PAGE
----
They’ll ask why I didn’t protect him. Why I let him go alone.
Chris let the phone ring a dozen times before she accepted the call.
“Mr. Whitfield!” came an unfamiliar, thickly accented male voice with audible relief. “Bless the Virgin Mary, we were worried. I am sorry to call you sudden like this, but Mr. Turner says we need contact you directly.”
“This isn’t Mr. Whitfield,” Chris replied quietly.
“Who this then? I need talk to Mr. Whitfield.”
Chris stopped walking and clenched her fingers around the phone. She still didn’t want to, but someone had to do this. And perhaps it was better to do this out here, where Emily couldn’t listen in.
“Who’s calling?” she asked.
“Francisco Juarez, overseer of Latin America team. Now please, you pass me Mr. Whitfield? Is important.” He talked too quickly, anxiety bleeding through with every word.
I hope nothing happened to Saint, Chris thought, eyes drifting shut for a moment. He used his martyr power to protect us all from harm and take our pain upon himself. She hoped the hero hadn’t suffered too much from the psycho monster’s attack on the Counselor. Hell, she hoped the Counselor hadn’t suffered too much pain, either. But who was she kidding? The inhuman screams of all those disembodied voices had burned themselves into her brain.
She cleared her throat. “Mr. Whitfield is gone,” she said simply. “I’m a Warden. I just found his things in the forest.”
“Hostia puta! Was it El Coco? The creature you seek?”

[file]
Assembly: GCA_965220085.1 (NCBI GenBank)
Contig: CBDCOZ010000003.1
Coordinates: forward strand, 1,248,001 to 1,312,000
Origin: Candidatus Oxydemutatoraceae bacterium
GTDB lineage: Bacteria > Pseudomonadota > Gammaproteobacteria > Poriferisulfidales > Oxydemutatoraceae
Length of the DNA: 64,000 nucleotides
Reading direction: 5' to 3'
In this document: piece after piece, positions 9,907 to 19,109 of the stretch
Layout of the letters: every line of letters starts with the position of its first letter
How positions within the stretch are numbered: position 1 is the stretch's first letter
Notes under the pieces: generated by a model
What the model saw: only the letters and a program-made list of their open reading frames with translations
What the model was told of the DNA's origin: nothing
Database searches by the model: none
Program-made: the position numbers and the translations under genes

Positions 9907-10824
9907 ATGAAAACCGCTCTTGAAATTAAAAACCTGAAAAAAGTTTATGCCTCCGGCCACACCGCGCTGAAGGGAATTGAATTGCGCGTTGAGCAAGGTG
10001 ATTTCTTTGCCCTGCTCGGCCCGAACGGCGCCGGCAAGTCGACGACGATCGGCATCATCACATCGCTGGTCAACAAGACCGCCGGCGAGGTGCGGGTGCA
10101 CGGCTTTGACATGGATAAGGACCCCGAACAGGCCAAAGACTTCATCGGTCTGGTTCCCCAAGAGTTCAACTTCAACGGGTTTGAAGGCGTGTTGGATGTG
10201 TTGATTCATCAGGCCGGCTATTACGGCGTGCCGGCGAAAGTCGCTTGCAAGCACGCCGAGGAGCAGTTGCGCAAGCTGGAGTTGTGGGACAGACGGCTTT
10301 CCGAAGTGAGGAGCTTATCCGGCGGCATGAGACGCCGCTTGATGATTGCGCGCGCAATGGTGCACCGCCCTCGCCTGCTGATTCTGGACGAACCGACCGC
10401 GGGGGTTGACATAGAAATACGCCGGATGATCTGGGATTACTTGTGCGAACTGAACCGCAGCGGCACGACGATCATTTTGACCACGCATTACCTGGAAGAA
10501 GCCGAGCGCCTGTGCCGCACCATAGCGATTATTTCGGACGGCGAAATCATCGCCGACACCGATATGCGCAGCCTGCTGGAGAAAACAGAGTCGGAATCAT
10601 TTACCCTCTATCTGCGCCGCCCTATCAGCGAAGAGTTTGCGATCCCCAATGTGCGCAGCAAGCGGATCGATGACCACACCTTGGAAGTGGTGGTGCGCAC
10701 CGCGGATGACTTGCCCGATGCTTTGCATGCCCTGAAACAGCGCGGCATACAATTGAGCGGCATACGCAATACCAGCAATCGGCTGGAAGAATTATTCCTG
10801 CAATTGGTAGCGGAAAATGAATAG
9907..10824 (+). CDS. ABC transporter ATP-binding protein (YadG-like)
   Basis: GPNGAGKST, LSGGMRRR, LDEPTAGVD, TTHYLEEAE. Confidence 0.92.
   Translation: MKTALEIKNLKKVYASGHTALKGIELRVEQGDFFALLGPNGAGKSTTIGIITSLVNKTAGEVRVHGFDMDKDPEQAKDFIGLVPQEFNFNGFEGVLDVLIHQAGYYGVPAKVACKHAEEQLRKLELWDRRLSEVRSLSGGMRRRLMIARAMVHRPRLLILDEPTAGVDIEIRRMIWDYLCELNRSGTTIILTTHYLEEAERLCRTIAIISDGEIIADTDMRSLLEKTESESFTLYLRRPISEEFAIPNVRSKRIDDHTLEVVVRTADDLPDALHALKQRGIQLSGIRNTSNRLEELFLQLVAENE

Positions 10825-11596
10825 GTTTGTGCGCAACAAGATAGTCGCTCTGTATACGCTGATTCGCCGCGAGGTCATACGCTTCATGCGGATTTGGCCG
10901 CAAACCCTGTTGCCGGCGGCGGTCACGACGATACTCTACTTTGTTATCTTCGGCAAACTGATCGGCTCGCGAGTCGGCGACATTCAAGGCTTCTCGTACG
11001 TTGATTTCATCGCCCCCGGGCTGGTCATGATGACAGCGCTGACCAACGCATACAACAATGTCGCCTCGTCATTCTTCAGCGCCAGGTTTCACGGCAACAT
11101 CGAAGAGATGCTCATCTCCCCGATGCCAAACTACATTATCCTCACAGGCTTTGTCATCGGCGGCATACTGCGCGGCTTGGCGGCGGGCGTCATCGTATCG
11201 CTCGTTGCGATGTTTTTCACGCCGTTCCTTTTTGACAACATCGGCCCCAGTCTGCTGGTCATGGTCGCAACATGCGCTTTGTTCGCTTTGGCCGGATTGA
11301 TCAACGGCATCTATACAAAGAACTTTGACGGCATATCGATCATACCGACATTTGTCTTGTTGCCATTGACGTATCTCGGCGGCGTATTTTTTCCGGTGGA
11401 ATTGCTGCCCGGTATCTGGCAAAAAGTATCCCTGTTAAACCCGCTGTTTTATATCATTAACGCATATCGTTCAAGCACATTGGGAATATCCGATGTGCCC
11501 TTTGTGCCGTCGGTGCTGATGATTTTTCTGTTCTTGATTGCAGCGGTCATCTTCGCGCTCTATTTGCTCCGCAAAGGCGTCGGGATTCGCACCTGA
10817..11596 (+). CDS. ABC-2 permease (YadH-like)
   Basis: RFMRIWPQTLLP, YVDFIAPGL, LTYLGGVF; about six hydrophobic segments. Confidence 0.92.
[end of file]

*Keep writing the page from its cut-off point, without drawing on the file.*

“Yeah,” Chris replied. “I think so.”
“Mr. Turner not know this. You call now, explain.” And with that, the man hung up. Chris listened to the beeping busy tone for a moment, then lowered the phone, keeping her eyes on the small display.
Right. Someone has to do it. She settled down in the grass, taking few deep breaths before she called up Mr. Turner’s name from the list of contacts.
A few minutes later, Chris pushed the cabin door open and stepped inside to see the others perched on the couch. Peter jumped to his feet the instant the door opened, but didn’t say anything. None of them did. They just stared at her with fearful expressions that were hard to endure.
“Hey,” she said.
“Hey,” Emily echoed blandly.
Nora didn’t even look at her. She was perched, lopsided, on the couch’s armrest, her eyes fixed on the bear skin rug.
“I talked to Mr. Turner,” Chris began. “Want to hear the slightly good news first?”
“Please,” Peter said.
“Nora’s in the clear until the Covenant makes a decision. They’ll want to see us after we return to San Francisco. Nora, I told Mr. Turner you scared the thing off, so that’s going to count in your favor.”
The girl only nodded, eyes remaining glued to the floor.
Chris elaborated. “They think when it comes right down to it, Nora might be better at killing this fucked-up mutant than anyone else.” Let’s just hope she learns to control her shadow better, she wanted to add, but didn’t. This was not the time or place.
“Was that it?” Peter asked, pacing the floor between the table and the door.